System comparison of wind turbines System Variable speed Control active power Control reactive power Short circuit (fault-active) Short circuit power Control bandwidth Standby function Flicker (sensitive) Softstarter needed Rolling capacity on grid Reactive compensator (C) Island operation Investment Maintenance d No No contribute 1-10 s No Yes Yes Yes. A second solution of using a medium scale power converter with a wounded rotor induction generator is shown in Fig. solutions with full-scale power converters. 8 shows a wind turbine system where the generator is an induction generator with a wounded rotor. but not exhaustive. This is a dynamic slip controller and it gives typically a speed range of 2 .(a)
V Doubly-fed induction generator Grid Gearbox Pitch AC DC Pref Q ref DC AC
(b) Fig. Slip-rings are making the electrical connection to the rotor. A speed variation of ±30 % around synchronous speed can be obtained by the use of a power converter of 30 % of nominal power. An extra resistance is added in the rotor. At the same time an
extra control freedom is obtained at higher wind speeds in order to keep the output power fixed. a) b) Rotor-resistance converter (System IV) Doubly-fed induction generator (System V)
Fig. 8a.5-1 ms Yes ++ No No Yes No Yes 0 +
. and the power electronics is enabling the wind turbine to act as a more dynamic power source to the grid.5-1 ms Yes ++ No No Yes No Yes/No 0 + VII Yes Yes Yes Yes limit 0. If the generator is running super-synchronously electrical power is delivered through both the rotor and the stator. 7 and Fig.5-1 ms Yes ++ No No Yes No Yes/No 0 + VIII Yes Yes Yes Yes limit 0. The solution is naturally a little bit more expensive compared to the classical solutions shown before in Fig. partly Yes No ++ ++ III No Limite d No No contribute 100 ms No Yes Yes Yes. reactive power compensation units as well it is possible to capture more energy from the wind. which are the ultimate solutions technically. it is possible to save money on the safety margin of gear. 8. Wind turbine topologies with partially rated power electronics and limited speed range. 9 shows four possible. it is possible to control both active (Pref) and reactive power (Qref). which is in continuous operation. It gives extra losses in the power conversion but it may be gained by the added technical performance.5-1 ms Yes ++ No No Yes No Yes/No 0 + IX Yes Yes Yes Yes limit 0. which can be controlled by power electronics. partly Yes No ++ ++ o + 0 s contribute 1 ms Yes + No No Yes No Yes/N IV No Limite V Yes Yes Yes No/Ye VI Yes Yes Yes Yes limit 0. partly Yes No ++ ++ I No Limite II No No No No contribute 1-10 s No Yes Yes No Yes No ++ ++ d No No contribute 1-10 s No Yes Yes Yes. which gives a better grid performance.5 %. If the generator is running sub-synchronously electrical power is only delivered into the rotor from the grid. Fig.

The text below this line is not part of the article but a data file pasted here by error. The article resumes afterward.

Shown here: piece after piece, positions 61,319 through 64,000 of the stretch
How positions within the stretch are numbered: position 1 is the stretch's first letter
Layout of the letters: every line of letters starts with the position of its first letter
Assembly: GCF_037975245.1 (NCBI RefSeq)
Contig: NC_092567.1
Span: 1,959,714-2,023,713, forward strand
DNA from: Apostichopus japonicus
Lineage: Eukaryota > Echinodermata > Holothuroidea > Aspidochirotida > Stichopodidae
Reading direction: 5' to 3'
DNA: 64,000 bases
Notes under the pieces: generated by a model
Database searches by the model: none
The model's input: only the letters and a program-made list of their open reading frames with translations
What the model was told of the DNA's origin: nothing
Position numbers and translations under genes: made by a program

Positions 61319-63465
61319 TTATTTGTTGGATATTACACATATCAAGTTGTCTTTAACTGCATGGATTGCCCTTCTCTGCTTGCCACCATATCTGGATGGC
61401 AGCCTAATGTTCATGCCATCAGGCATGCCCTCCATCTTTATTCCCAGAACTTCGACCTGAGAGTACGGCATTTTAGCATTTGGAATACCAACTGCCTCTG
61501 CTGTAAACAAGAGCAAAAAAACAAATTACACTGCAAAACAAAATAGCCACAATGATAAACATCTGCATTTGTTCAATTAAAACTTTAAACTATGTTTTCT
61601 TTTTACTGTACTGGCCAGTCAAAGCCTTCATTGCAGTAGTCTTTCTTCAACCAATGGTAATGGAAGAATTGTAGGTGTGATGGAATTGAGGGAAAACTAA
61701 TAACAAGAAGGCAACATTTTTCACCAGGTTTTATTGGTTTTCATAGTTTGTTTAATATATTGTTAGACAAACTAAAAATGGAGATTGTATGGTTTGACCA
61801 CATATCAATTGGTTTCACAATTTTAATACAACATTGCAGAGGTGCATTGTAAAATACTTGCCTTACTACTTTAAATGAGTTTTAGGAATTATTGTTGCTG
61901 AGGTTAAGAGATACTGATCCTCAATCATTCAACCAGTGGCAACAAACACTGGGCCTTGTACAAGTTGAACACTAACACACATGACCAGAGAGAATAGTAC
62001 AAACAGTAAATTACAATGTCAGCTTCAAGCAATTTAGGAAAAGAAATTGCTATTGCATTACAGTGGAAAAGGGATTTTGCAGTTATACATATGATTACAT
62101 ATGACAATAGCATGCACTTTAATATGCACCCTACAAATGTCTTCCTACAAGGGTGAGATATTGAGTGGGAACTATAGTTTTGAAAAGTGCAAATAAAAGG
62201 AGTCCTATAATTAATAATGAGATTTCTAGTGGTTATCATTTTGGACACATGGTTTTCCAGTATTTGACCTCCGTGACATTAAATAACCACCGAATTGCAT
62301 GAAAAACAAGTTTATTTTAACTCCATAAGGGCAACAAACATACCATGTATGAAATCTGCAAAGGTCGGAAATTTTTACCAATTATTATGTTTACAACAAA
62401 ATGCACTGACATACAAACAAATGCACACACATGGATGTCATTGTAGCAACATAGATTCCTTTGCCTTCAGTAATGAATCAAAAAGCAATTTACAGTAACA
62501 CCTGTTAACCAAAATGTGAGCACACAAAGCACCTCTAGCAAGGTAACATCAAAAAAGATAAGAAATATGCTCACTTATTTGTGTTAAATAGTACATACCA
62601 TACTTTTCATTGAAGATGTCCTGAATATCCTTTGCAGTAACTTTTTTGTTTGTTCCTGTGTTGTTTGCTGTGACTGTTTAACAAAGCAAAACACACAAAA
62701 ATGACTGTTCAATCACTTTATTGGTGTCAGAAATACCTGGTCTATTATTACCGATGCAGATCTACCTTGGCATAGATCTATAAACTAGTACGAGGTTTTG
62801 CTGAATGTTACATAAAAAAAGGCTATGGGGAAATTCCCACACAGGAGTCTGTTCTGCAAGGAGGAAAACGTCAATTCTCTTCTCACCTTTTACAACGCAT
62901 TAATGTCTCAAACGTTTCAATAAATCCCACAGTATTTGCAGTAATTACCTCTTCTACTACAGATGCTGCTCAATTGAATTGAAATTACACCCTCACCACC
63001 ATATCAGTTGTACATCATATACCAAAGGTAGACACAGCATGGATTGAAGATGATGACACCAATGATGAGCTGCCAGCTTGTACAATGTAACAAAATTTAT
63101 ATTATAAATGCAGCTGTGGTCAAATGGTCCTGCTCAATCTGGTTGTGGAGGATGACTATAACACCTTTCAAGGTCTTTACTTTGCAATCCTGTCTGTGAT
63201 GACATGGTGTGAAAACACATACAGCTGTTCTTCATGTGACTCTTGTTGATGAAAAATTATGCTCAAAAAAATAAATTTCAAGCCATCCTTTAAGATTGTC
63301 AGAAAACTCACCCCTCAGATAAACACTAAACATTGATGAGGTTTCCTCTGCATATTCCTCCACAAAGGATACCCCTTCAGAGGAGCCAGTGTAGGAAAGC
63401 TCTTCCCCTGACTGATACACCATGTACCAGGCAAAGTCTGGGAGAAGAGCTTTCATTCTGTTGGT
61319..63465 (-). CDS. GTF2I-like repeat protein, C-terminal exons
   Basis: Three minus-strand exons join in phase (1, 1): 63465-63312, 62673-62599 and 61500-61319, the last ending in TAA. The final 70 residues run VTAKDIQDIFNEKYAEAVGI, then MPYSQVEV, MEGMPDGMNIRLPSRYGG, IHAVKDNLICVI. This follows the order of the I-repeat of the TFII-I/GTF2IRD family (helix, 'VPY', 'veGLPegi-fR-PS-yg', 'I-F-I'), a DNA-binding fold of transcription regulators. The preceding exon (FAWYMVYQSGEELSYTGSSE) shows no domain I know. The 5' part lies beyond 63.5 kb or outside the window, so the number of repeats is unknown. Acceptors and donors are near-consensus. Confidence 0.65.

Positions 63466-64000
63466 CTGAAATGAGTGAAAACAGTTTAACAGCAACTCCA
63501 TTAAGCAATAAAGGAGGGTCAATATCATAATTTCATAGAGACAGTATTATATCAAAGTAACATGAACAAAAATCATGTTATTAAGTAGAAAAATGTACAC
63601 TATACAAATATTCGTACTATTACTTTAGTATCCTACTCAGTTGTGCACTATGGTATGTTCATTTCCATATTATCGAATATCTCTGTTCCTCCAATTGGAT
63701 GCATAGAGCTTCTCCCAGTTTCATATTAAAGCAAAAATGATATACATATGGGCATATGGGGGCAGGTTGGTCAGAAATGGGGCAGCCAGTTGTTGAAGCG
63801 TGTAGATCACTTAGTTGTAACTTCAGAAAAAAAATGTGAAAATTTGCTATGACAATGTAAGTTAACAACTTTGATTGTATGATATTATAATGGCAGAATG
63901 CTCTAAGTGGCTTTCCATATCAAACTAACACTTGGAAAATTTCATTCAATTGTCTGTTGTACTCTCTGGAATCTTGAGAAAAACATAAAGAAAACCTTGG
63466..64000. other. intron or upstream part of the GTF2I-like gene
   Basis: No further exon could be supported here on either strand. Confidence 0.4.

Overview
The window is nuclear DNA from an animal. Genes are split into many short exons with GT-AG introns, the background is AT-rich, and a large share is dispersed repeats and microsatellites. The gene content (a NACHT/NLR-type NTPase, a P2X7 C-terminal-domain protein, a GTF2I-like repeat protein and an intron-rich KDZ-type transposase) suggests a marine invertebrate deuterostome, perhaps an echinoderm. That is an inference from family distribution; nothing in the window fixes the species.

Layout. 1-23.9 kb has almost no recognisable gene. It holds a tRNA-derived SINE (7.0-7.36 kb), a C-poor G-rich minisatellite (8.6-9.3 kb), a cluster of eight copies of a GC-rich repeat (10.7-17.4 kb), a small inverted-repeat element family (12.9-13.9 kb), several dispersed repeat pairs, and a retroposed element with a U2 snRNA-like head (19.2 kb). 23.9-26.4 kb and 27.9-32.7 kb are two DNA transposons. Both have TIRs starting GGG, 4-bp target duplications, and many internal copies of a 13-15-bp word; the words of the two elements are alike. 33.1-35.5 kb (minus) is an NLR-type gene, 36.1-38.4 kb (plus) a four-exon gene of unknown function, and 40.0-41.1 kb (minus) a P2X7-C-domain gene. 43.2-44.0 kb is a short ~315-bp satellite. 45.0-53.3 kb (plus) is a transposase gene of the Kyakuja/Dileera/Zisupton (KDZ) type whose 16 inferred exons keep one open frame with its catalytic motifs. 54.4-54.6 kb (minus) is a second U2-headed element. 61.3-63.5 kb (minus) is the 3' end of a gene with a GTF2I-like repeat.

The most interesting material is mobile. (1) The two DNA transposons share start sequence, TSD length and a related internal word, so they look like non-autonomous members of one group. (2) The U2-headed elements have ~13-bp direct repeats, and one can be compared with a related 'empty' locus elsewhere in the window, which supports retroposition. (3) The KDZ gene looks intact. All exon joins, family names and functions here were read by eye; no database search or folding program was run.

having the possibility to lower the power production even though more power is available in the wind and thereby act as a rolling capacity for the power system. 9b needs a small power converter for field excitation. cost. pitch control). 9c and Fig. System I. 9. 9b are characterized by having a gear. III Dynamic slip control (Limited variable speed. All four solutions have the same controllable characteristics since the generator is decoupled from the grid by a dc-link. System V Direct-driven (variable speed operation. where issues on grid control. CONTROL OF WIND TURBINES Controlling a wind turbine involves both fast and slow control. pitch control. More than 75% of all sold wind turbines in 2001 are controlled by power electronics. By introducing power electronics many of the wind turbine systems get a performance like a power plant. The market share in 2001 (Globally and in Germany) between the dominant system topologies is shown Table II.VI Induction generator Gearbox Pitch AC DC DC AC
Synchronous Generator Multi-pole
AC DC Pitch
cost and the performance to the grid. A synchronous generator solution shown in Fig. a) Induction generator with gear (System VI) b) Synchronous generator with gear (System VII) c) Multi-pole synchronous generator (System VIII)
47% 20% 100%
d) Multi-pole permanent magnet synchronous generator (System IX)
The solutions shown in Fig. II. 9 is also indicating other important issues for wind turbines in order to act as a real power source for the grid. which are still becoming cheaper and thereby more attractive. some systems are able to work in island operation in the case of a grid collapse. 9a and Fig. Wind turbine systems with full-scale power converters. internal turbine performance are given. Multi-pole systems with the synchronous generator without a gear are shown in Fig. The last solution is using permanent magnets. 9d. (Source: )